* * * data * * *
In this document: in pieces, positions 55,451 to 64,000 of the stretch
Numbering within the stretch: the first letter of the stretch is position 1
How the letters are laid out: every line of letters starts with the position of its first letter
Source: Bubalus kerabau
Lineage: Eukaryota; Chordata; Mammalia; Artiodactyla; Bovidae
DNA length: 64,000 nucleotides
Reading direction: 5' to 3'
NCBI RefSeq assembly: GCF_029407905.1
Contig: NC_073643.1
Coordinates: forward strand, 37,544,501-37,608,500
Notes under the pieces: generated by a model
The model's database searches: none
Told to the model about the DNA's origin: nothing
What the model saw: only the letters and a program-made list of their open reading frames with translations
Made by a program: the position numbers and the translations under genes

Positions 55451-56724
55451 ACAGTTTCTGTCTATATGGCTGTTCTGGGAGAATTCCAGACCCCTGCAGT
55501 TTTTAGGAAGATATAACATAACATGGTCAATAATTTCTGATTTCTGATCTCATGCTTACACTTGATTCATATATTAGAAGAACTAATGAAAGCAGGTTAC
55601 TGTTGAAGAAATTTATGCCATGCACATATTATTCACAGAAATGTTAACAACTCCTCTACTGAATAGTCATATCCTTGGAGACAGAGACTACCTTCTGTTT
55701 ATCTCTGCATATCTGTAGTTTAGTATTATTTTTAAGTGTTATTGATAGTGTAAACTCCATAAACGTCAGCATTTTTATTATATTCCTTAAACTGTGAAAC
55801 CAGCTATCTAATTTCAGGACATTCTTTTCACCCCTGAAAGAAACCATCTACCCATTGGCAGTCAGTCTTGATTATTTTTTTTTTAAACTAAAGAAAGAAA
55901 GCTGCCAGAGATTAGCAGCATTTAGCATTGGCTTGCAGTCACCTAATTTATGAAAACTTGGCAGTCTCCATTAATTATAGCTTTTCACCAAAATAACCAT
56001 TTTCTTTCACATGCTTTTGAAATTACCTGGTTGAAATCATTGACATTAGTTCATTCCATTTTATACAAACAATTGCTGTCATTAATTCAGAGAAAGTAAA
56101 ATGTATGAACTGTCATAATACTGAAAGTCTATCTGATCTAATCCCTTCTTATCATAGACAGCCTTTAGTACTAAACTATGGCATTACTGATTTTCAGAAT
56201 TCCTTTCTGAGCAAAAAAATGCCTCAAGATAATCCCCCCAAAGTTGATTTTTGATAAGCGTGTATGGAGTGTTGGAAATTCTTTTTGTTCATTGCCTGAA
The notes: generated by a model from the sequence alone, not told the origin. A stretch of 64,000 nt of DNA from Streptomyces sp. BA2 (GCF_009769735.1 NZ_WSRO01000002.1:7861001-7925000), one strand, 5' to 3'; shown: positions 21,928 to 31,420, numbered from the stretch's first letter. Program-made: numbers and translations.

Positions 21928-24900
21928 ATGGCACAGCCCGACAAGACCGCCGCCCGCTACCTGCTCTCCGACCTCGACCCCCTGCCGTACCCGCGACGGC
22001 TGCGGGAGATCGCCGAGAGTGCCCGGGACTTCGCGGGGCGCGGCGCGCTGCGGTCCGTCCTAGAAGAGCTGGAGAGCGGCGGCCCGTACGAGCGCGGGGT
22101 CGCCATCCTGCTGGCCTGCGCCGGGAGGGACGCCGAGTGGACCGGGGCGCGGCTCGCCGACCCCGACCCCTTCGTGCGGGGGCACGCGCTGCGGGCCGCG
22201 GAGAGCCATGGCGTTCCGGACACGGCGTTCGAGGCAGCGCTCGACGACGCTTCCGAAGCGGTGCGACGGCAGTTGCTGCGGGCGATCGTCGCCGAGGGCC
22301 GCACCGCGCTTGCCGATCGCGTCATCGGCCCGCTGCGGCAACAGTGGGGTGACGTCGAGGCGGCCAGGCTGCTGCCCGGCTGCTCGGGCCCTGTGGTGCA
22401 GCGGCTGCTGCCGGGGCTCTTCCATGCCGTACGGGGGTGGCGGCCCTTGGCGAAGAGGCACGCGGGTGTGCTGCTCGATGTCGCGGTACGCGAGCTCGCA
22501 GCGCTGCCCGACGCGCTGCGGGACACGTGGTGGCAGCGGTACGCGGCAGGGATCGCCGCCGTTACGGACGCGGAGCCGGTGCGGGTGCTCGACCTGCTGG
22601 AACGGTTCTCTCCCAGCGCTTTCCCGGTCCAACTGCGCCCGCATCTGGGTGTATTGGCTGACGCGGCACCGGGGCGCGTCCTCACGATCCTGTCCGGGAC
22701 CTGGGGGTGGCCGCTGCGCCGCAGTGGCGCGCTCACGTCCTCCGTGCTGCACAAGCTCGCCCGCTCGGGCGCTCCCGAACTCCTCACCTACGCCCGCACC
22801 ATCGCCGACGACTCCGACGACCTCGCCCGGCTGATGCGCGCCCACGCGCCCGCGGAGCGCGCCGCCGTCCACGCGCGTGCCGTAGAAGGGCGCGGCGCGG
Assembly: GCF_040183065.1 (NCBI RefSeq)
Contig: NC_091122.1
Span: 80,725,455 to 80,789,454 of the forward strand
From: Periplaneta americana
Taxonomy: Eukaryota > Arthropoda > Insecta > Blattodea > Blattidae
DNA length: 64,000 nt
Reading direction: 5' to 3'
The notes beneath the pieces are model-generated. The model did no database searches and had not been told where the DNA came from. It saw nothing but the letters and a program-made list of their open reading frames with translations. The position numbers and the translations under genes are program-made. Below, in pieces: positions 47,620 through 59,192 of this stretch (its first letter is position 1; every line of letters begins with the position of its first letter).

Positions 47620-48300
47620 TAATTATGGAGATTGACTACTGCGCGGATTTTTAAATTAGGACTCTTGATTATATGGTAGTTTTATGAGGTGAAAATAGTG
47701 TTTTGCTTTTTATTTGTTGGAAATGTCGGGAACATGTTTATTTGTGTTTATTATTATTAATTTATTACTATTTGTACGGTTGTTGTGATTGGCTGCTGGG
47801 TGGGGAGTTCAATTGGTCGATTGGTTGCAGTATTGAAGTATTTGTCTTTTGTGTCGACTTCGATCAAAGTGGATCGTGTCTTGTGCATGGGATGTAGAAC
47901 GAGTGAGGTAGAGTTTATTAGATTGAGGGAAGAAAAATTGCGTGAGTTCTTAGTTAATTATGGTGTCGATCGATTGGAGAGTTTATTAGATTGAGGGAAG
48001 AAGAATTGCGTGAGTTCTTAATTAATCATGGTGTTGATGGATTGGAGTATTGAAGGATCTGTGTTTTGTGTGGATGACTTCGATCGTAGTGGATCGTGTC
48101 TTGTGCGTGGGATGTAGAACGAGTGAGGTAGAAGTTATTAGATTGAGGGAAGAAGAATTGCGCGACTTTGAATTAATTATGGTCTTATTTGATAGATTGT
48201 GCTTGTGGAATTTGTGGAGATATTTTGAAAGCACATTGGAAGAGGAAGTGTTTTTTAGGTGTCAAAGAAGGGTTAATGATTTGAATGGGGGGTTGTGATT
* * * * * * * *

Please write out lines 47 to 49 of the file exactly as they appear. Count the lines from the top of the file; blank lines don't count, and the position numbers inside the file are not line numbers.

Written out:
47620 TAATTATGGAGATTGACTACTGCGCGGATTTTTAAATTAGGACTCTTGATTATATGGTAGTTTTATGAGGTGAAAATAGTG
47701 TTTTGCTTTTTATTTGTTGGAAATGTCGGGAACATGTTTATTTGTGTTTATTATTATTAATTTATTACTATTTGTACGGTTGTTGTGATTGGCTGCTGGG
47801 TGGGGAGTTCAATTGGTCGATTGGTTGCAGTATTGAAGTATTTGTCTTTTGTGTCGACTTCGATCAAAGTGGATCGTGTCTTGTGCATGGGATGTAGAAC